Jan 16, 2018, Marble Head, MA, Local Wicked: Calls for more inclusion come as school budget cuts deepen in Marblehead http://marblehead.wickedlocal.com/news/20190116/calls-for-more-inclusion-come-as-school-budget-cuts-deepen-in-marblehead Experts say goal should be 100 percent of students in gen ed classrooms Kate Bailey Roeser hopes more than anything that her 9-year-old son, who has autism, will be able to return to Marblehead schools in a few years. “Absolutely. We want him back in the district,” she said. “He really would benefit from being with his neurotypical peers. I hope the district can make strides towards inclusion.” Bailey Roeser had to move her son, whom she asked not to identify, out of the ACCESS special education program at the Glover School last May, when it became clear the class wasn’t meeting his needs. The boy, who is in second grade, now attends the Hopeful Journeys School in Beverly. Bailey Roeser was one of many parents, teachers, and community leaders who came to hear inclusion expert and consultant Dr. Maura Hart on Jan. 9 at Marblehead High School. Hart is a strong proponent of educating special needs kids in general education classrooms, saying it not only benefits all students but saves money, too. “Inclusion education is absolutely doable,” Hart said. “Thirty years of research shows we can include kids with the most significant disabilities. The goal should be to include 100 percent of children in gen ed classrooms.”… Out-of-district costs jumped more than $800,000 this year to $3,787,411. After deep budget cuts impacting everything from textbooks to staff, the School Committee reduced the deficit to $531,411 as of Jan. 10. More cuts are expected…. According to SEPAC’s interpretation of district data, 64 percent of IEP students in grades K-12 are in full inclusion. Forty-four students are being sent out of district. …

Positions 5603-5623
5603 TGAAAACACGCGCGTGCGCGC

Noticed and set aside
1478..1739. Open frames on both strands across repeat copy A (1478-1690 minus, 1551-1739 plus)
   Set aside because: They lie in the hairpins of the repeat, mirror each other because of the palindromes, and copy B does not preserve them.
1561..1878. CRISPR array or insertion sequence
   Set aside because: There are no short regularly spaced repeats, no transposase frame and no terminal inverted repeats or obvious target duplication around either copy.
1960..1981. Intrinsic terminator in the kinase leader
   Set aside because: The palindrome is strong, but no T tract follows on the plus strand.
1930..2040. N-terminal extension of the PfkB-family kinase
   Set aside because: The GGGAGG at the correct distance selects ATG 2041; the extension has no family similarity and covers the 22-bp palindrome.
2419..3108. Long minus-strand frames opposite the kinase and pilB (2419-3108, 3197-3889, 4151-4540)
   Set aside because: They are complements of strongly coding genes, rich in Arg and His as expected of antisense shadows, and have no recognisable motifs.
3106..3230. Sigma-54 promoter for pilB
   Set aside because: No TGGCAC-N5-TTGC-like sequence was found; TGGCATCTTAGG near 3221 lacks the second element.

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Children today are noticeably different from previous generations, and the proof is in the news coverage we see every day. This site shows you what’s happening in schools around the world. Children are increasingly disabled and chronically ill, and the education system has to accommodate them. Things we've long associated with autism, like sensory issues, repetitive behaviors, anxiety and lack of social skills, are now problems affecting mainstream students. Blame is predictably placed on bad parenting (otherwise known as trauma from home).
Addressing mental health needs is as important as academics for modern educators. This is an unrecognized disaster. The stories here are about children who can’t learn or behave like children have always been expected to. What childhood has become is a chilling portent for the future of mankind.
Anne Dachel, Media editor, Age of Autism
(John Dachel, Tech. assist.)
What will happen in another 4 years? How can we go on like this? This is a national (and international) problem of monumental proportions. We have an entire new class of children who cannot be accommodated by the system: many are manifestly neurologically impaired. Meanwhile, the government and the medical profession sleep on regardless.
UK media editor, Age of Autism
The generation of American children born after 1990 are arguably the sickest generation in the history of our country.
Robert F. Kennedy, Jr.
It seemed to me that with rising autism prevalence, you’d also see rising autism costs to society, and it turns out, the costs are catastrophic.
They calculated that in 2015 autism cost the United States $268 billion and they projected that if autism continues at its current rate, we’re looking at one trillion dollars a year in autism costs by 2025, so within five years.
Toby Rogers, PhD, Political economist
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